In October, Adrian Chen broke a story about security consultant Thomas Ryan who waged a campaign to infiltrate and discredit the movement, forwarding emails to contacts at the NYPD and FBI, including special agent Jordan T. Loyd, a member of the FBI’s New York-based cyber security team. (photo via Gawker)
A DHS officials maintains the department holds “standard coordination calls and face-to-face meetings with our partners to ensure that the proper resources are available for operations such as street closures, etc.”
Truthout notes there appears to be a “lack of clarity” within DHS about its role in the surveillance and eviction of Occupy movements.
In a set of memos written less than a month after the first Occupy protests on September 17, 2011, the discussion is centred around a threat assessment on a planned protest by Occupy Pittsburgh on October 15, 2011. A DHA employee notes the assessment may be infringing on protected First Amendment activity.
There is attached to this email a threat bulletin being disseminated by the Office of Emergency Management in Pittsburgh in which it discusses the threat posed by the Occupy Pittsburgh campaign and the hackers group Anonymous…. Both myself and [redacted] (IO deployed to the PACIC [Pennsylvania Criminal Intelligence] Center in Harrisburg) are somewhat concerned that several items contained in this Intel Bulletin might be advocating surveillance and other countermeasures to be employed against activities protected under the 1st amendment. Would either one or both of you be able to see what could be developed from this document that (redacted) could take back to the Intel staff that produced this so that in the future they have a greater awareness of how to develop intelligence assessments that don’t undermine constitutionally protected speech and assembly rights?
Ten days later, Shala Byers with the Intelligence Coordination Branch of DHS responds, effectively passing the buck on the monitoring question. Byers states that clearly Occupy Pittsburgh’s activities are protected by the First Amendment, but also, take the question elsewhere.
We have received a number of questions and requests for information regarding Occupy Wall Street from a number of component partners and intelligence officers. Recognizing that this is a first amendment protected activity, we have recommended (on an ad hoc basis when we receive requests) that our Intelligence Officers refer inquiries to fusion centers and avoid the topic altogether.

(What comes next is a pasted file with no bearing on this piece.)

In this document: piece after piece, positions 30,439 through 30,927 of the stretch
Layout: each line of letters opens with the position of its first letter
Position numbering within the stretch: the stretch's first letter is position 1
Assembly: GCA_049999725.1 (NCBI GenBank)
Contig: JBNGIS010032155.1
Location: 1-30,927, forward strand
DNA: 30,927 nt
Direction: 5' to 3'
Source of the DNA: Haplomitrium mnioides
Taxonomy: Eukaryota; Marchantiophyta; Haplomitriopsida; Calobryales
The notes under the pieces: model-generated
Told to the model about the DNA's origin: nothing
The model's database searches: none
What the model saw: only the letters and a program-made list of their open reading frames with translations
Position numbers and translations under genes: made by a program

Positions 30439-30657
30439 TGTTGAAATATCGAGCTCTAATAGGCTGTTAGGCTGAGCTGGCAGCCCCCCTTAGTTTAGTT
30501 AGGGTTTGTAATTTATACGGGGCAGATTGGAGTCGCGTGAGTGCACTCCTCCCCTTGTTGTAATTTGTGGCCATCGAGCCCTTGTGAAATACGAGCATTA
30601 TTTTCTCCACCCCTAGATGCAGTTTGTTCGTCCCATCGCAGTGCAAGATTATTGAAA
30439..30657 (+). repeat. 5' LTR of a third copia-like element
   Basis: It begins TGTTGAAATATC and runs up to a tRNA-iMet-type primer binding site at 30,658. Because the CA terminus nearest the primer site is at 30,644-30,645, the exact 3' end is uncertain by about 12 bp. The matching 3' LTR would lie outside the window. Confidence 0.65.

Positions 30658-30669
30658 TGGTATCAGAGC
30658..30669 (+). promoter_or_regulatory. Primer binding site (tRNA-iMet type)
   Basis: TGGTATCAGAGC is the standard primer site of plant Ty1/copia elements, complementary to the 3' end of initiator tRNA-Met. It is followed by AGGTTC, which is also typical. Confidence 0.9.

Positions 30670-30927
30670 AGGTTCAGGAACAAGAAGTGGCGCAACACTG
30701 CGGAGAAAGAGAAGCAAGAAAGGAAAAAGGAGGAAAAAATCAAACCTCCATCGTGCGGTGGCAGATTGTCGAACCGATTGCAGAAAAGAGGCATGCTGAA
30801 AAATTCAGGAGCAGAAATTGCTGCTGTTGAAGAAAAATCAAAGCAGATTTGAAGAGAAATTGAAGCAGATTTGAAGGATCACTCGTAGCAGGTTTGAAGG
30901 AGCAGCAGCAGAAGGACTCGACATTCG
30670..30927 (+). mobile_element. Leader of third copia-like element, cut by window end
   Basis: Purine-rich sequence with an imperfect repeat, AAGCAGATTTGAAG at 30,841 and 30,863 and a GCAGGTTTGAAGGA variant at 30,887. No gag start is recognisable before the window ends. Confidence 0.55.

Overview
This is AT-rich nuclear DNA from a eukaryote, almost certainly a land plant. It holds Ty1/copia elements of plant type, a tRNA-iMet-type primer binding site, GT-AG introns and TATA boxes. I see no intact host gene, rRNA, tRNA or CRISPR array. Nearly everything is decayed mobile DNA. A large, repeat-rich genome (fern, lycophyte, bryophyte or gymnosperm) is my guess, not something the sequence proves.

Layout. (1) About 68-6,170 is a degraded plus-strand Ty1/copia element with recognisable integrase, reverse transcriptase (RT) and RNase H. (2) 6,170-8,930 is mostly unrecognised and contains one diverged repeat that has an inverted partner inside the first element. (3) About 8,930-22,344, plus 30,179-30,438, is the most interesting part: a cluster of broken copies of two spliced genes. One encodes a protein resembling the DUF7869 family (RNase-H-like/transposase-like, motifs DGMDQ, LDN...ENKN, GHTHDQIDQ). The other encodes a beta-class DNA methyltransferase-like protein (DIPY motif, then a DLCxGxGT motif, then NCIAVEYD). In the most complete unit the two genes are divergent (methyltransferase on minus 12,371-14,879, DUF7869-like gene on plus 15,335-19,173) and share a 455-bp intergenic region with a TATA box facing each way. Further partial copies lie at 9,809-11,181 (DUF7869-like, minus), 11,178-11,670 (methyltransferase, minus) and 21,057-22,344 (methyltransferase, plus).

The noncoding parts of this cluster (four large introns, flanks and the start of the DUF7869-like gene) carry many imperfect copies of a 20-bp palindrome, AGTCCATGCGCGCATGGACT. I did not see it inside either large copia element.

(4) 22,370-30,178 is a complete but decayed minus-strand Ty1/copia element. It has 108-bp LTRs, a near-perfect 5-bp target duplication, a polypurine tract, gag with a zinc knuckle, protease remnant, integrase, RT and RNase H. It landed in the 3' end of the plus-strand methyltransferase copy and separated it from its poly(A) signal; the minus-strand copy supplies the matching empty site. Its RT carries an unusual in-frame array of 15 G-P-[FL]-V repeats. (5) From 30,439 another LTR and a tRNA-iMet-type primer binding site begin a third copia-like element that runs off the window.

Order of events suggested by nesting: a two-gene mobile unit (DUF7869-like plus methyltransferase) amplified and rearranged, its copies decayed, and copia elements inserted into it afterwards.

A senior privacy analyst named J. Scott Matthews then responds, again reiterating the protected activities of Occupy, but also laying down guidelines for limited reporting or surveillance.
“There are certainly some circumstances that may allow limited reporting on behavior that is coincident and collated with ‘Occupy Wall Street’ like protests,” Matthews writes, failing to define the scope of that “reporting”.
Truthout reports that even after these guidelines were issued, the intelligence-gathering branch with the DHS, I&A (Intelligence and Analysis) requested to “do a product on Occupy Wall Street,” according to an email from October 24, 2011.
A DHS employee responds, “I tend to agree that it would be difficult to clear on that, given that any concerns out of the movement thus far are local matters: reasonable time, place and manner restrictions on protects, health and safety issues etc.”
Mainly, the documents received by Truthout contain hundreds of pages of DHS discussing the media’s discussion of its activities — alleged and real. The issue of an Examiner article that alleged local police agencies received tactic and planning advice from national agencies set off a snowballing email exchange among officials.
A press release states that DHS is only involved if the protest takes place on federal property, though there is an exception: the “standard coordination calls and face-to-face meetings” noted above.
A person named Brent Colburn responds to the thread, calling federal involvement “rare.”
Another individual, Robert M. Davis, sent an internal email earlier saying FPS will assist local authorities “upon request with things like road closures, etc. DC, for instance, may require our assistance tomorrow with Key Bridge activities, etc.”
The Key Bridge protest took place Nov. 17 on a major bridge in the capitol.
Colburn sends an inquiry in a separate thread: “Triple checking on this — there hasn’t been any connection except for Portland?”
The documents received by Truthout don’t include an answer to his question.
Eric Neuschaefer, a DHS FOIA program specialist, said the agency expects to release a second set of OWS-related documents to Truthout sometime in mid-April.